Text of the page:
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  1. #1 Strained States Turning to Laws to Curb Labor Unions 
    Strained States Turning to Laws to Curb Labor Unions

    By STEVEN GREENHOUSE
    Published: January 3, 2011

    Faced with growing budget deficits and restive taxpayers, elected officials from Maine to Alabama, Ohio to Arizona, are pushing new legislation to limit the power of labor unions, particularly those representing government workers, in collective bargaining and politics.

    Scott Walker, new Republican governor of Wisconsin, is threatening to take away government workers’ right to form unions and bargain contracts.

    State officials from both parties are wrestling with ways to curb the salaries and pensions of government employees, which typically make up a significant percentage of state budgets. On Wednesday, for example, New York’s new Democratic governor, Andrew M. Cuomo, is expected to call for a one-year salary freeze for state workers, a move that would save $200 million to $400 million and challenge labor’s traditional clout in Albany.

    But in some cases — mostly in states with Republican governors and Republican statehouse majorities — officials are seeking more far-reaching, structural changes that would weaken the bargaining power and political influence of unions, including private sector ones.

    For example, Republican lawmakers in Indiana, Maine, Missouri and seven other states plan to introduce legislation that would bar private sector unions from forcing workers they represent to pay dues or fees, reducing the flow of funds into union treasuries. In Ohio, the new Republican governor, following the precedent of many other states, wants to ban strikes by public school teachers.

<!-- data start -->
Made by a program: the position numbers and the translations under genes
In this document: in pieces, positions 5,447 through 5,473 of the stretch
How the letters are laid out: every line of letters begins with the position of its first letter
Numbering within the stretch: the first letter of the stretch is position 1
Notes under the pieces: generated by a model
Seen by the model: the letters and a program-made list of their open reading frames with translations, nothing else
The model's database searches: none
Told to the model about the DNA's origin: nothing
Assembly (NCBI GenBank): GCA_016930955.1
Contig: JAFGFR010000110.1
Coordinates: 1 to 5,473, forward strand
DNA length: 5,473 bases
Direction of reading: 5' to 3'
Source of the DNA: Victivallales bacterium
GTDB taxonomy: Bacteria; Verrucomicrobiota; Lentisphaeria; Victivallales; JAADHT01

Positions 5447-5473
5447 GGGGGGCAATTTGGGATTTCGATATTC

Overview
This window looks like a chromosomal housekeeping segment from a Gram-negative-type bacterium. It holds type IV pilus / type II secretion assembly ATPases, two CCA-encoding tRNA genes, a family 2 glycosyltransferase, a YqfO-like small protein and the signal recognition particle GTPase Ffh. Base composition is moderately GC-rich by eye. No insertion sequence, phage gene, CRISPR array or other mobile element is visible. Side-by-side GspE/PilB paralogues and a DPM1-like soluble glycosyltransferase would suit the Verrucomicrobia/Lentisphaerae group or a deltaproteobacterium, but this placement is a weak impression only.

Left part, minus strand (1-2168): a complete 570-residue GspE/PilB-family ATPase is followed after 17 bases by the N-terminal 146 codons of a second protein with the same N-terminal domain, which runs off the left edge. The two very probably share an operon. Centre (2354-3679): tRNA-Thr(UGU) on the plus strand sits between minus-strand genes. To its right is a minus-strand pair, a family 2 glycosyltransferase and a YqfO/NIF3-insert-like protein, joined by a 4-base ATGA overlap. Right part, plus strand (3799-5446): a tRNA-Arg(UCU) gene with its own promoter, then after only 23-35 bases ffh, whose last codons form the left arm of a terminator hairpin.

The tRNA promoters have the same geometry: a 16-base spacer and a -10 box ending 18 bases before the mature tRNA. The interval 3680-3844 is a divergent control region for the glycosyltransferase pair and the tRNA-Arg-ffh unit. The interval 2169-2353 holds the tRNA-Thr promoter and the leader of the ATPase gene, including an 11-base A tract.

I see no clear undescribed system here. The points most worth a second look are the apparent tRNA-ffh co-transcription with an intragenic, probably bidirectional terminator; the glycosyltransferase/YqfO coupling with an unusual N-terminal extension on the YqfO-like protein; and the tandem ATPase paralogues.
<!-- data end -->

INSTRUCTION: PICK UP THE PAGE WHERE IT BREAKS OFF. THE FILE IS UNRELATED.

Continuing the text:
Some new governors, most notably Scott Walker of Wisconsin, are even threatening to take away government workers’ right to form unions and bargain contracts.

    “We can no longer live in a society where the public employees are the haves and taxpayers who foot the bills are the have-nots,” Mr. Walker, a Republican, said in a speech. “The bottom line is that we are going to look at every legal means we have to try to put that balance more on the side of taxpayers.”
    Times change. Government unions are unsupportable.

    NYT
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  2. #2  
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    May 2008
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    I am so glad that LA state workers do not belong to a national union. Our pension fund is in pretty good shape. Friends of mine are pissed at the Governor for freezing their pay for 3 years. I hope they do not do something stupid and join one cause it may affect my pension down the road.
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